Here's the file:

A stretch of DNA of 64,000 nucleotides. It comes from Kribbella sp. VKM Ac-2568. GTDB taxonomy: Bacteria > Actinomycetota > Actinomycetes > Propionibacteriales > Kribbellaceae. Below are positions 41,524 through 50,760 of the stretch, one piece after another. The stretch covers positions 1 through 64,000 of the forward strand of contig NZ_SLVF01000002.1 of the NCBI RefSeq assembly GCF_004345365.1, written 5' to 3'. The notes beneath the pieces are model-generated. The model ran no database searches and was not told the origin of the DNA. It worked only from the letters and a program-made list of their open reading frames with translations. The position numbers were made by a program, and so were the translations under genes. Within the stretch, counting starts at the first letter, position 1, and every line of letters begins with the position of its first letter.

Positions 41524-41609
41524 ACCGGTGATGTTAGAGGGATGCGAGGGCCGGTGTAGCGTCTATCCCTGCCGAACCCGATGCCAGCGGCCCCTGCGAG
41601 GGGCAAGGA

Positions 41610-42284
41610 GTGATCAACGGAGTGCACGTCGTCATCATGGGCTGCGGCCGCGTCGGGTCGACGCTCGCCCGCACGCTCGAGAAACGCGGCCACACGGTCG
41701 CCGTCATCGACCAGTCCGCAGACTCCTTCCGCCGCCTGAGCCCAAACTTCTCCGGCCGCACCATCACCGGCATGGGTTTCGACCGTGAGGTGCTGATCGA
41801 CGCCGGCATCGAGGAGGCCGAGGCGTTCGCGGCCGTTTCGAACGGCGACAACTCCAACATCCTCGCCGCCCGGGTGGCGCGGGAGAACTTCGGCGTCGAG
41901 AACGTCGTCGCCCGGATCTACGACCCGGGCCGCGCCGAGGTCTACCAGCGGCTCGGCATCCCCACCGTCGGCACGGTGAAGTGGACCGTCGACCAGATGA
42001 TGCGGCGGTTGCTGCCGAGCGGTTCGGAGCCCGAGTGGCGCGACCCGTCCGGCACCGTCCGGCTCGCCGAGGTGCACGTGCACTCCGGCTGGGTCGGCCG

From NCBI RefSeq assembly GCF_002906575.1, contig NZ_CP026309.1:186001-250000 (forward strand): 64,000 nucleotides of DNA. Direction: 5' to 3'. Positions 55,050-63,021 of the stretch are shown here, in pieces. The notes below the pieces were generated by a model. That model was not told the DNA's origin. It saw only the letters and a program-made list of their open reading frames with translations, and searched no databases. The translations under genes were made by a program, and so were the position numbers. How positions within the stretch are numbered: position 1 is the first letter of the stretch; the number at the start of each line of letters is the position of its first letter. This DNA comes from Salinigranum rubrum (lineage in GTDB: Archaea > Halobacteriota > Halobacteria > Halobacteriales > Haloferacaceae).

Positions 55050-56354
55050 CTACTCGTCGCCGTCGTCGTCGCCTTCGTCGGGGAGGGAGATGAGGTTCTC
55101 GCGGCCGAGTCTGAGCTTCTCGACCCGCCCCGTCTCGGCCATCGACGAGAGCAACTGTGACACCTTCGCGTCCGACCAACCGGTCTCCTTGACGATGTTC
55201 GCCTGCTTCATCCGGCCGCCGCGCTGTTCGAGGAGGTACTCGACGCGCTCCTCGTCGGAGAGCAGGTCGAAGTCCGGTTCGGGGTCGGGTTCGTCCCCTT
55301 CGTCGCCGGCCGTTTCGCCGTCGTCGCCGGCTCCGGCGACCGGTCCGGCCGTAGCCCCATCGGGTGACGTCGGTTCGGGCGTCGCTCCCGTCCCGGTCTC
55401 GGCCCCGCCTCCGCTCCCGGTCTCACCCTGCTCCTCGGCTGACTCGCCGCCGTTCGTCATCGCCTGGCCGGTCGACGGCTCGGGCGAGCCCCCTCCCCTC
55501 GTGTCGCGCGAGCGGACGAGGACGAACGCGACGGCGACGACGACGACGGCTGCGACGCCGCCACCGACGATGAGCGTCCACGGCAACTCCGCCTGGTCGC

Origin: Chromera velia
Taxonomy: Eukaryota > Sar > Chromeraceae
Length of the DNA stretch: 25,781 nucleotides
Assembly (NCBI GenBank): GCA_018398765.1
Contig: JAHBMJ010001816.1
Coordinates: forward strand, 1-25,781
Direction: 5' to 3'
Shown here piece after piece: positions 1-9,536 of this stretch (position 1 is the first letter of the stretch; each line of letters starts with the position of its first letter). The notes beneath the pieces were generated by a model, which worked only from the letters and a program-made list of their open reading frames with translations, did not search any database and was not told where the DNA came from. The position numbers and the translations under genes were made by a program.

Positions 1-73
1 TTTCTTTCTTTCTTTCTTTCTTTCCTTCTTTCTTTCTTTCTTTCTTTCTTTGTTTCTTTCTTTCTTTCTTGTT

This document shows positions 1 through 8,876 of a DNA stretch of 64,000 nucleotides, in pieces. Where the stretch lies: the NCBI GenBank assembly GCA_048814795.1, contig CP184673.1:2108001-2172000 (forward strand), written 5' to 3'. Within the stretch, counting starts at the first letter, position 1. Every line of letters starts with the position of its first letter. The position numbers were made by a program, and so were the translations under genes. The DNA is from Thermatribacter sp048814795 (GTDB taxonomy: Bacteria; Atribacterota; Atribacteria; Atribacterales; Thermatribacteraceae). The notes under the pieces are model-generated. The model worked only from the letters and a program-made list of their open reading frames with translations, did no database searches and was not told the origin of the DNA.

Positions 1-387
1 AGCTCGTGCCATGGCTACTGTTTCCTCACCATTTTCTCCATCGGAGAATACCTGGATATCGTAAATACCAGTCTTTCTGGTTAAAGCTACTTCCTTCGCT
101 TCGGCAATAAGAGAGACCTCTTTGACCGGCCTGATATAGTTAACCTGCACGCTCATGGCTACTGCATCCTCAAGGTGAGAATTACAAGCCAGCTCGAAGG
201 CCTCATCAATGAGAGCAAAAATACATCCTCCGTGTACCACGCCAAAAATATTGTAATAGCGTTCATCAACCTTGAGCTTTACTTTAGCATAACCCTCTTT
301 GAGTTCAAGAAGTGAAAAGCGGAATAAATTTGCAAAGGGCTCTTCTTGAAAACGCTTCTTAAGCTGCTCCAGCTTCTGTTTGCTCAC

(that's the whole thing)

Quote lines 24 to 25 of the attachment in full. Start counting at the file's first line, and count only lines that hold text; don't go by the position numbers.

Coordinates: forward strand, 1-25,781
Direction: 5' to 3'